Basketball (and Other Things) by Shea Serrano – Combining two of my favorite things, basketball and humor, this book was meant for me.  Serrano addresses a different basketball-related questions in each of the book’s 33 chapters, ranging from serious stuff (or as serious as basketball gets), like determining the greatest player of all time and the best NBA Finals, to silly stuff, like a draft of fictional movie/TV basketball players and a breakdown of the most disrespectful dunks in NBA history. It is obvious the author loves and obsesses over his subject matter, which almost always makes for the best writing. The book is written in an informal, conversational style, and reading it is like talking hoops with a hilarious, insightful friend. Most of the humor just naturally flows from the writing, but Serrano works in a couple of zany comedic concepts, like exploring what would happen if Utah Jazz legend Karl Malone traded places with a bear, and an action movie script for Houston Rockets superstar flop artist James Harden. As much as I appreciate zaniness, those aren’t my favorite chapters, but they’re still largely entertaining. My favorites are the chapters on the dos and don’ts of pickup basketball and the aforementioned fictional player draft. Non-basketball fans will probably want to stay away, but if you have even a casual interest in the game, absolutely read this book. For you Twitter folk, Shea is one of the best follows out there.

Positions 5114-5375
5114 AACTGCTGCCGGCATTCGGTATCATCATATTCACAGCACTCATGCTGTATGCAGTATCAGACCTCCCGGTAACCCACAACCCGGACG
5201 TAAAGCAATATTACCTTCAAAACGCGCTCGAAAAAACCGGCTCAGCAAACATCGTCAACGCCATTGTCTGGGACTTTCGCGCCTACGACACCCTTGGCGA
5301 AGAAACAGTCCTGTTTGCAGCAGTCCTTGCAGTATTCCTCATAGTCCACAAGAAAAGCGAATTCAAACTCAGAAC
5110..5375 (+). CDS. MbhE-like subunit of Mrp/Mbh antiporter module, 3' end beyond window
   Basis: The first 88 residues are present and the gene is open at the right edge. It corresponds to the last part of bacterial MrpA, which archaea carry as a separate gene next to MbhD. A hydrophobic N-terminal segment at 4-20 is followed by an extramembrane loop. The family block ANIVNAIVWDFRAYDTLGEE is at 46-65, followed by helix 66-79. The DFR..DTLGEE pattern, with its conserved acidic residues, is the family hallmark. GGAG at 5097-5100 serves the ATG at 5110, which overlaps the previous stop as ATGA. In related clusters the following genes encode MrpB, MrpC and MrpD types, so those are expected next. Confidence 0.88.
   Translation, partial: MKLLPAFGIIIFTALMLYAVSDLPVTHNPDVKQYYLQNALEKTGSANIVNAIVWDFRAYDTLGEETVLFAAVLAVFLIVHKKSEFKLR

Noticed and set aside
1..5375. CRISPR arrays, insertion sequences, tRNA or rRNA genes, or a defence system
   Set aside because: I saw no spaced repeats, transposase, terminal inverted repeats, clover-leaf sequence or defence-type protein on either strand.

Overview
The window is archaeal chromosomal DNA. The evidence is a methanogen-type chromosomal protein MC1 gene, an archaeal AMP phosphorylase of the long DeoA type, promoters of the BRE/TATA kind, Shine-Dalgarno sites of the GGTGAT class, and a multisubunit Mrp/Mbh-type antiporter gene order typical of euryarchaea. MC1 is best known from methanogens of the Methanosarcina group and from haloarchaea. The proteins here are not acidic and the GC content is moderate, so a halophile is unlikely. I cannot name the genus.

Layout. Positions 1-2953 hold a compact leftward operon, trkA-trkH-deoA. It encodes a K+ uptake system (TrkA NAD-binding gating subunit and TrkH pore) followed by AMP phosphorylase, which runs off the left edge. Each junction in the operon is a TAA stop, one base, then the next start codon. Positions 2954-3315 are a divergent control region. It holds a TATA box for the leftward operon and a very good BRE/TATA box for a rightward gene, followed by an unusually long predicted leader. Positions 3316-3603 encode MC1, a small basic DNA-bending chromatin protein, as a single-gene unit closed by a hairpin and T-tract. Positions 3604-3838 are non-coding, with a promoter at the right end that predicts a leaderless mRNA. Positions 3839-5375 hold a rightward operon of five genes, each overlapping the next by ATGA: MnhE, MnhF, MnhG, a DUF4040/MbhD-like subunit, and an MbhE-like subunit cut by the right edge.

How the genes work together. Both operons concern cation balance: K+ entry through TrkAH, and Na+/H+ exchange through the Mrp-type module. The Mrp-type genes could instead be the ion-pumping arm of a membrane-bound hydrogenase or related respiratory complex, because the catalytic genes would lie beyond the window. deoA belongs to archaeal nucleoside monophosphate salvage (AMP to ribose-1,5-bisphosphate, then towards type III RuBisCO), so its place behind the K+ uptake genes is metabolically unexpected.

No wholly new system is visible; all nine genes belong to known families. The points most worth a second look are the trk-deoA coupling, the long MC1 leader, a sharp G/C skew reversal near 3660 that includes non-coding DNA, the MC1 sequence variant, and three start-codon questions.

Beartown by Fredrick Backman – I grew up playing inline hockey, so this book about a hockey town called to me. Spoiler alert: it’s not really about hockey. Sure, there’s a lot of talk of ice and pucks and skates and descriptions of hockey action, but that’s just the stuff that’s happening, not the stuff the book’s about. It’s about right and wrong, loyalty, passion, hope, forgiveness, vengeance, identity, and other Big Things. It’s heavy, which is a bit of a departure for Backman, but he tells the story beautifully and shapes characters in which you’ll find yourself fully emotionally investing. Backman likes to make broad, declarative statements about human nature and the human experience, which some may find annoying, but I ate it up, mostly because I couldn’t help but agree with him; the man gets it, and watch out, because he’s going to make you feel. Beartown was my favorite book I read this year, and I recommend it wholeheartedly. The sequel, Us Against You, is excellent as well.